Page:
Imagine I have X-ray vision. I can see through you.
Unlike any common X-ray, my vision has the power of total transparency. It doesn’t stop at the bone. There is no dark background. I see everything–including everything behind and around you. I can see everything behind and around that. Without end.
There is a catch. For this power to work, you have to allow it. It’s actually no big deal, though. It doesn’t apparently cost you any money. It also has the allure that if everybody grants me the right to use my power in a mutual agreement, you can live in a safer, more honest world with everybody around you. In exchange, I will also allow you total X-ray vision into me.
Oh. You don’t have X-ray vision? Sorry. Too late, you already agreed to let me use mine on you.
Don’t worry too much. Look around, everybody else has given me the right to use my power same as you. The odds are, I won’t have time to pay any attention to you. Don’t be so self-centered and paranoid.
Undocumented immigrant workers have to fight invisibility. The John Hopkins neurosurgeon Dr. Alfredo Quiñones-Hinojosa worked his way from an undocumented farm worker into a community college, into a railroad job where he almost died in a gas car, to UC Berkeley, to Harvard to where he currently practices. Once in school, he had the opportunity to gain citizenship and become visible. In a recent interview with María Hinojosa (no relation) in V-me television, he said that there are countless brilliant minds who never see the light of day as undocumented workers. For him, then, visibility means citizenship.
The late Octavio Paz described the challenge for our millions of undocumented American compatriots as the labyrinth of solitude. Paz describes Los Angeles adolescents, who, upon discovering themselves, decide not to identify with either country but rather self-identify as “Pachucos”–ready to act the clown and irritate any system that would pin them to any national norm–wanting rather, with no definite purpose or success, to stand out. Just across the border, those who defiantly die building their cartels could be the modern version of Luis Buñuel’s “forgotten.”
This is the extreme of what psychologically we all share: the need for recognition–the need to be seen.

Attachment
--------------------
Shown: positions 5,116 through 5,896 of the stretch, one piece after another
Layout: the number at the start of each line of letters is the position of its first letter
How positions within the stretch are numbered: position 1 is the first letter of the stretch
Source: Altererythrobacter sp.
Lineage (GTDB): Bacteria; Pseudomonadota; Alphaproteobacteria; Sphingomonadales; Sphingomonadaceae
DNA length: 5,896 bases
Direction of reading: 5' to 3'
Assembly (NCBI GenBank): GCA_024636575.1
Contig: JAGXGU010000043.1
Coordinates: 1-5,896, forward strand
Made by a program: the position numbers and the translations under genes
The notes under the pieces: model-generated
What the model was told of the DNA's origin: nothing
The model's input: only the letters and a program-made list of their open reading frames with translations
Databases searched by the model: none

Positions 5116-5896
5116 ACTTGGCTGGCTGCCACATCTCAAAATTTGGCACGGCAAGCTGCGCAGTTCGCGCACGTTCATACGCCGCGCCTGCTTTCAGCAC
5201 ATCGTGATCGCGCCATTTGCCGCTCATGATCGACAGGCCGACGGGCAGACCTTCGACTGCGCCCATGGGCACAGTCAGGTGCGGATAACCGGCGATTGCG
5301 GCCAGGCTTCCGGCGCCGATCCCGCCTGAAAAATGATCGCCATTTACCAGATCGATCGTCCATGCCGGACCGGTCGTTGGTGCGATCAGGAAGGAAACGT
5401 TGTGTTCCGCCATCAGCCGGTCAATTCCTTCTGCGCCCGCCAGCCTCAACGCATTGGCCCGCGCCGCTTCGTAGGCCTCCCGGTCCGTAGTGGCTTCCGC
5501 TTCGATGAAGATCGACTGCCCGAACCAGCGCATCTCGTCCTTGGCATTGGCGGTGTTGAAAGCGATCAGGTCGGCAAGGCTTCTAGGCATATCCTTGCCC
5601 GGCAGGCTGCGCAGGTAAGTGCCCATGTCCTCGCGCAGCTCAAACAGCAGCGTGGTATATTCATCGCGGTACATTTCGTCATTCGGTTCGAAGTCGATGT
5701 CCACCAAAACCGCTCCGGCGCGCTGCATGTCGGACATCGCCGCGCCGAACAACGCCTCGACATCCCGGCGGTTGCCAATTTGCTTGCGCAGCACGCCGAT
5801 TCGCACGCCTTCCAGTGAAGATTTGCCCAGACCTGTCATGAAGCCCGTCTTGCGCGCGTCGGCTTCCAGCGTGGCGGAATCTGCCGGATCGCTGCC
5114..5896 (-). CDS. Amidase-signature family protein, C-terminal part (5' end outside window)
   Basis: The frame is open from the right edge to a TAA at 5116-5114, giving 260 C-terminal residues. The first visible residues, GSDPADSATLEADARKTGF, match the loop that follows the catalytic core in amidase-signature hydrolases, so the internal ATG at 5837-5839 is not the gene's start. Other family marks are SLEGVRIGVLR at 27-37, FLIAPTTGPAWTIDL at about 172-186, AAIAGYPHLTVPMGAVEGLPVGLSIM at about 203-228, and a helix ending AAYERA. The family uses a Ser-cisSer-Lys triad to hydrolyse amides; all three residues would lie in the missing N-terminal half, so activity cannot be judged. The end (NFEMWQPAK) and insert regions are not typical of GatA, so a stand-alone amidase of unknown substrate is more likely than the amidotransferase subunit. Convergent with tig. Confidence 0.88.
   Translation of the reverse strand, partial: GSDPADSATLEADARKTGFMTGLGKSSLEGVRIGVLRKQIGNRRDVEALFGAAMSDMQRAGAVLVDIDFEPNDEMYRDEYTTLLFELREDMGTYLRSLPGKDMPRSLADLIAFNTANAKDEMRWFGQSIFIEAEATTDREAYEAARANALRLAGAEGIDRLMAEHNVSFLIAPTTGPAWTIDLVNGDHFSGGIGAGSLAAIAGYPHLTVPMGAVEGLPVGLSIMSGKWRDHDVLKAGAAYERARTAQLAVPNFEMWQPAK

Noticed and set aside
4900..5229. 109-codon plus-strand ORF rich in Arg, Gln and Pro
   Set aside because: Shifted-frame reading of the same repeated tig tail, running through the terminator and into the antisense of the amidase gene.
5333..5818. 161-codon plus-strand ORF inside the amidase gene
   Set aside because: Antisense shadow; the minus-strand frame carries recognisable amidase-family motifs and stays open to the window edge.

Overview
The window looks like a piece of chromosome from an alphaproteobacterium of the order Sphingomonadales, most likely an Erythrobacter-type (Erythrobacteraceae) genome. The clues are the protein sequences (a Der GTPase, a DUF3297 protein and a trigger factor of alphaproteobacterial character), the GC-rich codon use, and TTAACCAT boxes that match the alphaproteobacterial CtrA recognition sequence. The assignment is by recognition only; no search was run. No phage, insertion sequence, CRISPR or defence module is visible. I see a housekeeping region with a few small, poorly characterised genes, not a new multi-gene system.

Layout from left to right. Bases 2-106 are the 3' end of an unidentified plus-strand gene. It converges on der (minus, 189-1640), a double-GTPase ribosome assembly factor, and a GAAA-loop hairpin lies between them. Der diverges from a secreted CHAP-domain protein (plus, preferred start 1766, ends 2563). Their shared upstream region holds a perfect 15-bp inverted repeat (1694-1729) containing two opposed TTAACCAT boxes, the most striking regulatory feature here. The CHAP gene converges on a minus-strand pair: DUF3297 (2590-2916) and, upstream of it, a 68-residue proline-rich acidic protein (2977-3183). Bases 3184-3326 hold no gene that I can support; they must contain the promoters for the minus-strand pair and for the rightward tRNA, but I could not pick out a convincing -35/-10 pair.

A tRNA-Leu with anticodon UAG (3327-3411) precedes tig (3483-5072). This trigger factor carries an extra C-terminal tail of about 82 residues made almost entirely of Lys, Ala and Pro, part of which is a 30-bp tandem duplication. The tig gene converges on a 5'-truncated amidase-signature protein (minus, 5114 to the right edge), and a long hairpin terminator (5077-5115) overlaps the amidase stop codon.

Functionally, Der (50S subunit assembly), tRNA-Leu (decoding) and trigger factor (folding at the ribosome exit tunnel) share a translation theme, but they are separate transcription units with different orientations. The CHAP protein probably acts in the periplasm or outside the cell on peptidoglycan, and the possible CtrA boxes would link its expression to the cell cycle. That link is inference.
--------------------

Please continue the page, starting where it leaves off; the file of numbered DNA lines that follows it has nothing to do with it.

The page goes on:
In Sao Paolo, Brazil, there is a war against kidnapping. The latest victims are the mothers of famous soccer players. The kidnapper’s reasoning is that they are doing only what the government does–steal. What they are attacking, however, is personal visibility.
The famous soccer players start as children in the street. If you ask any poor barrio kid what they want to do, given the choice of doctor, business man, or any promising career, the answer is soccer. Soccer promises something the other careers cannot: not money as a way of self-improvement so much as unprecedented fame. Obviously in a game like this there will be many losers never seeing the light of day, but to all players, especially the victors, the players who gain national, possibly international, fame, it’s worth it.
The players who get the fame are not proud. They keep contact with their roots. Their mothers stay in their old communities for precisely this reason. But as word gets out, “Hey, isn’t that the mother of so-and-so, the soccer player?” The envy spreads like gossip, and sooner or later someone gets the idea to kidnap the mother. The result is infamy for the kidnapper, inhumane invisibility for the mother, and after over-publicity about the hopeless incident from the press, the retreat into privacy of the famous soccer player.
“The politicians rob with pencil, me with a pistol. It’s a war.” This is the kidnapper’s reasoning. It is a misleading rationalization. It’s questionable whether they are hurting the government or helping build the government’s need and interest to enlarge security measures and increase scrutiny into private lives. There have been dozens of false arrests, while the real criminals play hide and seek, sharing videos of self-glorification–one “superstar” criminal calling himself “Bin Laden”–while remaining physically out of sight.
The victims are clear: public-private citizens. The dream of fame as a means of ascension out of misery now becomes its own nightmare of complete disappearance.
The honesty of Abe Lincoln or George Washington isn’t good enough anymore as a state moral code. Instead, we must now submit ourselves to be splayed on the operating table and dissected.
Our current global religion, if it can be called one, is the glass church of transparency.
Salvation is granted thus: I can no longer be content to live a quiet, private life. If I am to achieve any worth in this life, even it if is just among family and friends, then I must be visible. The sacraments of such a code are regular Facebook attendance, a prescribed number of our tweets a day, testimonials and edification, and missionary work in the blogosphere. We have canonized our movie, music, and sports icons, to whom we can now pray directly for a sign or at least their blessing.
Heaven is to be recognized and liked by everybody (something Lincoln actually did set out to be, “esteemed of my fellow men” and accomplished so well as to die for it) and Hell is–well, maybe the same as it always was–to be locked up in solitary confinement.
So we bear out our purgatorial existential commitment in a world where likes can be programmed and visibility is an illusion.